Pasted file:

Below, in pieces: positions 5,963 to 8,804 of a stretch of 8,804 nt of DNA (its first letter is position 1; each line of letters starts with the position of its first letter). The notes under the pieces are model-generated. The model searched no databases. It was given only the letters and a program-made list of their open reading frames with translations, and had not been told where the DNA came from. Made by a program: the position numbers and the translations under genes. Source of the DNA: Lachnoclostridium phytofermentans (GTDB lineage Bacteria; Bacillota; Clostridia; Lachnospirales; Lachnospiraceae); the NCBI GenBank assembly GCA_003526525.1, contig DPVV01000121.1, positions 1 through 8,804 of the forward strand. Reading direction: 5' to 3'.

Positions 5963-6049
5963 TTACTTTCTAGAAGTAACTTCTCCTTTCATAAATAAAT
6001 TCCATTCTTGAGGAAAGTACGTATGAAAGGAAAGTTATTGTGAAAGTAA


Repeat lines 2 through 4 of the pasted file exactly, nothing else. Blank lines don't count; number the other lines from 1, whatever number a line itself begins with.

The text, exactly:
Positions 5963-6049
5963 TTACTTTCTAGAAGTAACTTCTCCTTTCATAAATAAAT
6001 TCCATTCTTGAGGAAAGTACGTATGAAAGGAAAGTTATTGTGAAAGTAA